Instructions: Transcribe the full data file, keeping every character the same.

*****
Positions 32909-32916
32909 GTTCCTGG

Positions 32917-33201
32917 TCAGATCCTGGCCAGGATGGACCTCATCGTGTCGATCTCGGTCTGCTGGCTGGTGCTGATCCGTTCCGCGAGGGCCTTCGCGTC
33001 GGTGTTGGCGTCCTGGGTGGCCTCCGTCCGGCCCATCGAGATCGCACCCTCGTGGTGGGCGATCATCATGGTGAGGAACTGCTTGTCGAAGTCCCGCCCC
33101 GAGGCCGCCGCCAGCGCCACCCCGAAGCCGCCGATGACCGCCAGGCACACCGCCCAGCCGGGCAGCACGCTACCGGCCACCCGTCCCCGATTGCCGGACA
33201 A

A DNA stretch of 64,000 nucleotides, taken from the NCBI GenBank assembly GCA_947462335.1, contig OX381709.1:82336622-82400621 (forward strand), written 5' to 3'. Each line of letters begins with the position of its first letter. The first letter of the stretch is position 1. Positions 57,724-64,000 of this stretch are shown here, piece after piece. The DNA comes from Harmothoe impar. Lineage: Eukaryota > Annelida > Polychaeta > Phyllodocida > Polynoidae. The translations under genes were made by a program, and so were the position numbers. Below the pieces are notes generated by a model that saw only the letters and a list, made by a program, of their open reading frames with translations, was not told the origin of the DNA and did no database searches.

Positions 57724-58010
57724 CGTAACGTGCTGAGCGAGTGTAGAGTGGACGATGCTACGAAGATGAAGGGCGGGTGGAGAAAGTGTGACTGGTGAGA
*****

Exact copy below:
Positions 32909-32916
32909 GTTCCTGG

Positions 32917-33201
32917 TCAGATCCTGGCCAGGATGGACCTCATCGTGTCGATCTCGGTCTGCTGGCTGGTGCTGATCCGTTCCGCGAGGGCCTTCGCGTC
33001 GGTGTTGGCGTCCTGGGTGGCCTCCGTCCGGCCCATCGAGATCGCACCCTCGTGGTGGGCGATCATCATGGTGAGGAACTGCTTGTCGAAGTCCCGCCCC
33101 GAGGCCGCCGCCAGCGCCACCCCGAAGCCGCCGATGACCGCCAGGCACACCGCCCAGCCGGGCAGCACGCTACCGGCCACCCGTCCCCGATTGCCGGACA
33201 A

A DNA stretch of 64,000 nucleotides, taken from the NCBI GenBank assembly GCA_947462335.1, contig OX381709.1:82336622-82400621 (forward strand), written 5' to 3'. Each line of letters begins with the position of its first letter. The first letter of the stretch is position 1. Positions 57,724-64,000 of this stretch are shown here, piece after piece. The DNA comes from Harmothoe impar. Lineage: Eukaryota > Annelida > Polychaeta > Phyllodocida > Polynoidae. The translations under genes were made by a program, and so were the position numbers. Below the pieces are notes generated by a model that saw only the letters and a list, made by a program, of their open reading frames with translations, was not told the origin of the DNA and did no database searches.

Positions 57724-58010
57724 CGTAACGTGCTGAGCGAGTGTAGAGTGGACGATGCTACGAAGATGAAGGGCGGGTGGAGAAAGTGTGACTGGTGAGA